Make yourself an innovative thinker. Someone who brings a lot to the table, solves existing problems and happily work with others. That will get you the recognition you seek.

Don't be bitter. Bitterness stops us from doing great things. Don't let one person change who you are and how you interact with others, and especially - don't let that person destroy the joy you clearly have from programming and development.

Alright, but what about the future?

Monitor your work. Use the time tracker, maybe introduce ticketing system to the company (talk with your lead about it!). Write down every single bit you do (it will also help when you will be negotiating the raise, or pointing out your contribution in your one-on-one meeting in the future). Introduce pull requests and tell people what did they right (not only what they need to improve). Giving other people recognition, is the best way to get yourself some. ;)

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    This seems he should just ignore it, and in the future he should continually monitor his work so this won't happen again. That is just adding extra work over his normal job day. And honestly this should not be the case. Not pointing this out can give the "incompetent" more respect and power and allow him to climb higher in the company when he clearly should not. Who knows what more the "teach-leader" will tell the business people is "impossible" and make it harder and more difficult for developers to continue doing their work. – Bojje May 2 '18 at 13:27
  • @Bojje Point taken. What about the part with the email, when OP would state all of his achievements and propose some further improvements? – Raf M. May 2 '18 at 14:10
  • Yeah. Great idea. When bonus times comes the lead developer will get the bonus, he will not. This is, btw., fraud - criminal behavior. – TomTom May 2 '18 at 15:17
  • Yes, TomTom, bonus and promotion times will be when this whole thing matters most and it's really important that it's clear. Raf M. I'm thinking of going with your answer except without stating my personal achievements. I've attached an example email, if you care to review. Thank you so much for your answer! – John Marcus May 2 '18 at 19:34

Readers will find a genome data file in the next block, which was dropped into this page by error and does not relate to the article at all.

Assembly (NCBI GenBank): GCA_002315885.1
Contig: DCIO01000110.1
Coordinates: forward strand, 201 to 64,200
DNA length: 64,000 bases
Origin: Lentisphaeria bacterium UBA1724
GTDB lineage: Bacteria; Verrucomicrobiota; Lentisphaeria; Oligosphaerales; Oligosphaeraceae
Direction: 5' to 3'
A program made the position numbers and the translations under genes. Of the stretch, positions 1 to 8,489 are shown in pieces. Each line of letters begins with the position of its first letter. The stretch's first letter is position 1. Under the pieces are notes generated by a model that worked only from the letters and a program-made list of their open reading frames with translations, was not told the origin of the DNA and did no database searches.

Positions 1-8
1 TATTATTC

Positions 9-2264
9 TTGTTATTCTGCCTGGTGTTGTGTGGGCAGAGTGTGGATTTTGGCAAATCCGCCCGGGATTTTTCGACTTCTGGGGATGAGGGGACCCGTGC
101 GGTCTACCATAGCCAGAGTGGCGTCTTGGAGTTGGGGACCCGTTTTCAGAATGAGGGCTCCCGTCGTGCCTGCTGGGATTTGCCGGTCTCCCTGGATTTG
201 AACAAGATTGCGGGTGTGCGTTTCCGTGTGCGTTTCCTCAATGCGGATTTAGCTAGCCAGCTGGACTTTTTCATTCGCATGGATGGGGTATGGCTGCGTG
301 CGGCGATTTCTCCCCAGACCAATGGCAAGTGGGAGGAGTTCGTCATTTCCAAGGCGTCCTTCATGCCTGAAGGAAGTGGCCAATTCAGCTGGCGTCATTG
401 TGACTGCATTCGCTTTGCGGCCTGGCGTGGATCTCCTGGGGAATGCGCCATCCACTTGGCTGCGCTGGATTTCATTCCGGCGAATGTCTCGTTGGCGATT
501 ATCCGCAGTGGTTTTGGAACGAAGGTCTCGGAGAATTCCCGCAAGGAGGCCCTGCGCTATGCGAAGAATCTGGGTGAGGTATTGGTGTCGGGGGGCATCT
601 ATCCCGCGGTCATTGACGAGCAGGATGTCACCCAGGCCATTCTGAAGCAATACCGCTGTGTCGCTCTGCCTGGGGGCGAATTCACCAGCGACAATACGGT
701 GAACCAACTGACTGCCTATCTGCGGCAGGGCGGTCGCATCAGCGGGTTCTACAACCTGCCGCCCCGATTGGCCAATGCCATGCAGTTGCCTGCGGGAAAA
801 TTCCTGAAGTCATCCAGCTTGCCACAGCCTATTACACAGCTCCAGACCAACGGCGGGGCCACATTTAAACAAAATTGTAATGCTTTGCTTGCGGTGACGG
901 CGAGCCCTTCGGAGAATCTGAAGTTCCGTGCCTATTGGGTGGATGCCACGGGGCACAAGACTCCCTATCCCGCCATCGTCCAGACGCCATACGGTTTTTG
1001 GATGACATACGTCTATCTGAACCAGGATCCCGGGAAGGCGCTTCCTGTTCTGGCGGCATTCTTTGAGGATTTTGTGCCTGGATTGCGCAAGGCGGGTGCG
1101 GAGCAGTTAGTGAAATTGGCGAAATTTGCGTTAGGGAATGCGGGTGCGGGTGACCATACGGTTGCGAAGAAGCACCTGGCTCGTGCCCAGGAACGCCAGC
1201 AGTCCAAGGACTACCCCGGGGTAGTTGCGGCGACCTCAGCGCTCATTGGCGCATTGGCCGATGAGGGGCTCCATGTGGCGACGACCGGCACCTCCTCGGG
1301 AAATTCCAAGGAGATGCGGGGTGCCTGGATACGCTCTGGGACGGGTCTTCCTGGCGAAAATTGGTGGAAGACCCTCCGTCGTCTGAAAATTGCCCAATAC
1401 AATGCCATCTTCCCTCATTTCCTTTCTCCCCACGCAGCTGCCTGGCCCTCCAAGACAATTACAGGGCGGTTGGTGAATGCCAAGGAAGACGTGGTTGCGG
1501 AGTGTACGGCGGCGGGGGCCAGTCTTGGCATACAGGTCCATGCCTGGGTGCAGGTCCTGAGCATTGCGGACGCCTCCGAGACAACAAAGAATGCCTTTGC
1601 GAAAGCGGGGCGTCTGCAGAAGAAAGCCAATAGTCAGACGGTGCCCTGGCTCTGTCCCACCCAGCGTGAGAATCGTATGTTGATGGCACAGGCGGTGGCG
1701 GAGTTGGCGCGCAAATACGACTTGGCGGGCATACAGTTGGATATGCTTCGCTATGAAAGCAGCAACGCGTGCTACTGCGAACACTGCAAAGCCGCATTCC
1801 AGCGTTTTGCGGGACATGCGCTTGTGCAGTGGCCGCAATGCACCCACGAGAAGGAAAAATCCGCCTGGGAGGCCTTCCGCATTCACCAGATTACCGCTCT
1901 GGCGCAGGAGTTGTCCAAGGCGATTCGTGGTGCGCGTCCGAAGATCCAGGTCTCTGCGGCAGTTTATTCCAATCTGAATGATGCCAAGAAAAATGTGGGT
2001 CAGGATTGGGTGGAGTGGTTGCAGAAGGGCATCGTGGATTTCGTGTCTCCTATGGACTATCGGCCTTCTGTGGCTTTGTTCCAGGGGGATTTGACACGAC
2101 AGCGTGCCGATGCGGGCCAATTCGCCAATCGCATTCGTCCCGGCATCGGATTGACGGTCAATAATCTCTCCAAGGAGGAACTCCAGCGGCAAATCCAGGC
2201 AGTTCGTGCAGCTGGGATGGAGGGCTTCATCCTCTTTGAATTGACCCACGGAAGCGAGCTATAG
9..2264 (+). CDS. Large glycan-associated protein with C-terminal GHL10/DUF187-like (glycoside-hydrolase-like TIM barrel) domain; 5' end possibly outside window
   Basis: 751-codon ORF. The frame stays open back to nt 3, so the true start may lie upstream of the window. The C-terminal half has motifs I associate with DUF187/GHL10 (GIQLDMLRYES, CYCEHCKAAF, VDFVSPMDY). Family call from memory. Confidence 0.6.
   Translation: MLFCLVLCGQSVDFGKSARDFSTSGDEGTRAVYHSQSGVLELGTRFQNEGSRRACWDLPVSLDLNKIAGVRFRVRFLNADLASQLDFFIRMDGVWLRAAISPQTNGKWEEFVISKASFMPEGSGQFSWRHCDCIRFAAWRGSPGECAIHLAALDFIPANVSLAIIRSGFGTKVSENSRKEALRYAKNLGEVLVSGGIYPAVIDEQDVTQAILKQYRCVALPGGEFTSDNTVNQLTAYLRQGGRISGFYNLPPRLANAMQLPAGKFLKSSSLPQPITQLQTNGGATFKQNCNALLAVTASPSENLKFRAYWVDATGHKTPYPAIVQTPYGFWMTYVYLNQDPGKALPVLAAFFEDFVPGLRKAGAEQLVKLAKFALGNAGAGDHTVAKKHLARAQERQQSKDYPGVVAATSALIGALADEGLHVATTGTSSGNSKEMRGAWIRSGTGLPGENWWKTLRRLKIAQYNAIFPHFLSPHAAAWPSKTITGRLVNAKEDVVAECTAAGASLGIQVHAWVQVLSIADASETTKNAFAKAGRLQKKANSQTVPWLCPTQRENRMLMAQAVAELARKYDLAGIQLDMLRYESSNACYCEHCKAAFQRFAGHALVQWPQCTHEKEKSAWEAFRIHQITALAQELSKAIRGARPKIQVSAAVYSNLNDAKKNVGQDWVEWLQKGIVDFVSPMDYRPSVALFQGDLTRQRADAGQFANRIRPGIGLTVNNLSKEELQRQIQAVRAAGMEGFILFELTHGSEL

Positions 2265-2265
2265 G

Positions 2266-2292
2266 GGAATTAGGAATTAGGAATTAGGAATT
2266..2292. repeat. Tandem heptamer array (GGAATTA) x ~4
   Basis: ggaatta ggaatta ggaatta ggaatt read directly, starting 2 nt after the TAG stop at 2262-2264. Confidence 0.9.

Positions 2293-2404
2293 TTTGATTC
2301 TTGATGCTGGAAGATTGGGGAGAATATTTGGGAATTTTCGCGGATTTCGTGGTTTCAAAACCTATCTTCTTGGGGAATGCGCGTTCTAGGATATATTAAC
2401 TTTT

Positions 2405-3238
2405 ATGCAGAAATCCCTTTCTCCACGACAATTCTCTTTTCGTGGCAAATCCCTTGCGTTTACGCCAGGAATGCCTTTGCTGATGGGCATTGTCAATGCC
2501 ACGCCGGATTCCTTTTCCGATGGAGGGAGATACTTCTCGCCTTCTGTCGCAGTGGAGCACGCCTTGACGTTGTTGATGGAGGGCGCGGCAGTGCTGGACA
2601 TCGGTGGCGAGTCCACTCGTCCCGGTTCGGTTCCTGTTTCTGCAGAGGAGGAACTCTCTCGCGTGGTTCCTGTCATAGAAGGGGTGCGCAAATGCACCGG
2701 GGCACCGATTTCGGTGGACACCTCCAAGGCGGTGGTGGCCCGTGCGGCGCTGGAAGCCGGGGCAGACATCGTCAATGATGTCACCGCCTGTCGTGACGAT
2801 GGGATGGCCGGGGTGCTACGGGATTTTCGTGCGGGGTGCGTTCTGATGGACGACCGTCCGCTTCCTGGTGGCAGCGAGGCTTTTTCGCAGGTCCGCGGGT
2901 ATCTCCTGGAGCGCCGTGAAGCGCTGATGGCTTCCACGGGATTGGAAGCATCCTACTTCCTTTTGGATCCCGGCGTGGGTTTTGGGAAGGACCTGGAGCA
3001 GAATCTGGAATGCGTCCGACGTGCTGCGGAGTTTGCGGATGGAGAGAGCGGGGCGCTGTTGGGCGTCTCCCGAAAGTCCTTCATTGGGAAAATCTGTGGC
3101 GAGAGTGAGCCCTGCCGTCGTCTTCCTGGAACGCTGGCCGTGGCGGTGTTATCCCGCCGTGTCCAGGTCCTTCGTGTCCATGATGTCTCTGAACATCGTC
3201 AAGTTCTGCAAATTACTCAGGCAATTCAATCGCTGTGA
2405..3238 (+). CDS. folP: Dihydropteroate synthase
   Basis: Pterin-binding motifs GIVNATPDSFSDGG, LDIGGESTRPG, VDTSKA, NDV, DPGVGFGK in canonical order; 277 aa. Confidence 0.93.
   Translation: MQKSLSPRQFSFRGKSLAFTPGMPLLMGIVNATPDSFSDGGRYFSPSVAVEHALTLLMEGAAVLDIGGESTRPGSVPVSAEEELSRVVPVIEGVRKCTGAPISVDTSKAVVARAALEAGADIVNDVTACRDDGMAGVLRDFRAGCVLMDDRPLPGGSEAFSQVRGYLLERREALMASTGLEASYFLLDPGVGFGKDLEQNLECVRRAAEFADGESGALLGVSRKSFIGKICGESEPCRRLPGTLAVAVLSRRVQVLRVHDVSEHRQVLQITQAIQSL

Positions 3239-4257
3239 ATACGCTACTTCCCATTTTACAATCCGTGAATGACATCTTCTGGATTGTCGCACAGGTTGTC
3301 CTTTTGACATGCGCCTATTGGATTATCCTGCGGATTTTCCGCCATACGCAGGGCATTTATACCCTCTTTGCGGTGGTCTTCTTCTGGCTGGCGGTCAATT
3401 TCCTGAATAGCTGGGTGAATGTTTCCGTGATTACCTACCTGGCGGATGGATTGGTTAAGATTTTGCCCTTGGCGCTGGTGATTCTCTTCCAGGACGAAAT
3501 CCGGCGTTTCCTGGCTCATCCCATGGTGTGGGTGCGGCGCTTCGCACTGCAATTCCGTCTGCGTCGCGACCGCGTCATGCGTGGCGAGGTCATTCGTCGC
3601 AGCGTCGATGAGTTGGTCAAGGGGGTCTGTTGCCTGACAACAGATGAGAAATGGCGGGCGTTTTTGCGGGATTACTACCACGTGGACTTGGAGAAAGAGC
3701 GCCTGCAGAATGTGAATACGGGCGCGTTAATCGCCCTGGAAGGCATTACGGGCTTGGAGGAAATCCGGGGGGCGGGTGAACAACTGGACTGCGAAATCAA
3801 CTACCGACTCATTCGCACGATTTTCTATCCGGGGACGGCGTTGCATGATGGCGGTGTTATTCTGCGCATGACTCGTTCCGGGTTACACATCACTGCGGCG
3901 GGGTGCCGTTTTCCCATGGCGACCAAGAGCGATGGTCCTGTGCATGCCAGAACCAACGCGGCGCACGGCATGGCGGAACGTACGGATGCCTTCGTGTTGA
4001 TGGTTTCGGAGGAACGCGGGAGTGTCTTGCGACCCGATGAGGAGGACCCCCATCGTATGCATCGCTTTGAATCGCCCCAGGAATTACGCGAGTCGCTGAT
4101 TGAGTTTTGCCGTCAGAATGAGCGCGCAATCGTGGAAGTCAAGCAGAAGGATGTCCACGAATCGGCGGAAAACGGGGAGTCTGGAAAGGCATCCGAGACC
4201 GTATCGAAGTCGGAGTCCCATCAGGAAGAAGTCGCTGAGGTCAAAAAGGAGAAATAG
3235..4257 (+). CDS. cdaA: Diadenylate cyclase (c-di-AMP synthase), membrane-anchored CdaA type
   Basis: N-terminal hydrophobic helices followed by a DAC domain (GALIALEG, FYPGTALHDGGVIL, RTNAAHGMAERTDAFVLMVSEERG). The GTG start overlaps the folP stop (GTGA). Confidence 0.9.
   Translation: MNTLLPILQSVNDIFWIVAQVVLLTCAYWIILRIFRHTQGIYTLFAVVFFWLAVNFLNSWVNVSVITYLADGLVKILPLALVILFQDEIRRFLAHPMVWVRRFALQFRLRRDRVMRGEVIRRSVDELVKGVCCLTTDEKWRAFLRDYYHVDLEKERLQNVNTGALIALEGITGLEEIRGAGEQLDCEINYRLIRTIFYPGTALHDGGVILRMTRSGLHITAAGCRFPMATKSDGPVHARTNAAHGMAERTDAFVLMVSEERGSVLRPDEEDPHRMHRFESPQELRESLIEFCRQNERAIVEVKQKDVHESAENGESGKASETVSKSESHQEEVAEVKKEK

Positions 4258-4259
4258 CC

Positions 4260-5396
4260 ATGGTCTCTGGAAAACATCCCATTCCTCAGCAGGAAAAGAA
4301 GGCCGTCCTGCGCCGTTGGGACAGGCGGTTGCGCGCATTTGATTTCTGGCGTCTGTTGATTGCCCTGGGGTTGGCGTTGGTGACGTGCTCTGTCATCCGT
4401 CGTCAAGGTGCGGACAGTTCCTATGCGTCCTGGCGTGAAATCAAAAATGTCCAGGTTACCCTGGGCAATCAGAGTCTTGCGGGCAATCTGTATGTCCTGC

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    @JohnMarcus I really don't think that your draft would be an appropriate email to send, as you came out somewhat bitter anyway. Would you mind moving this conversation to chat, so more people can help you out and we don't use comments for extended discussion? – Raf M. May 3 '18 at 12:05
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You have some options here:

  1. You could email your boss a thank you, explaining what you have done (and why!) and offer some more help.
  2. Or you could ask your boss and the tech-lead, if he would like to explain what exactly he has done. Then you could also ask your tech-lead some detailed questions about Git, CI+CD, ...

Cheers!

  • Don't you think that the second option would present OP as a envious person, who is trying to prove everyone that they indeed don't know what they do, instead of focusing on the team work aspect and his own achievements? – Raf M. May 2 '18 at 9:24
  • Yes of course, but I also think this depends on the type of questions you ask and the type of person the tech-lead is. You should only consider option 2, when the Tech-Lead claimed (to the boss) that he made these changes all alone (and you absolutely know he has no experiences). But yes, option 2 can be risky. – Ben May 2 '18 at 9:37
  • The problem is that the boss doesn't really know who I am since we're in two different countries and we don't communicate. I don't want to be seen as envious or a guy who wants to take all the credit. A thank you note would seem strange considering the email is sent to the whole company. – John Marcus May 2 '18 at 10:11
  • Think about it. You are frustrated because someone else (very incompetent) got all the credit (for your work). You think you wasted your time. So, when you want to change it, you have to make this clear. What could go wrong, you are already frustrated? Maybe you have to modify option 1 a little. You can ask your boss or tech-lead (after they noticed the improvements) to switch departments/responsibilities, because that work (refactoring/Git/Deployment) is more satisfying to you and better for the company in general. – Ben May 2 '18 at 10:34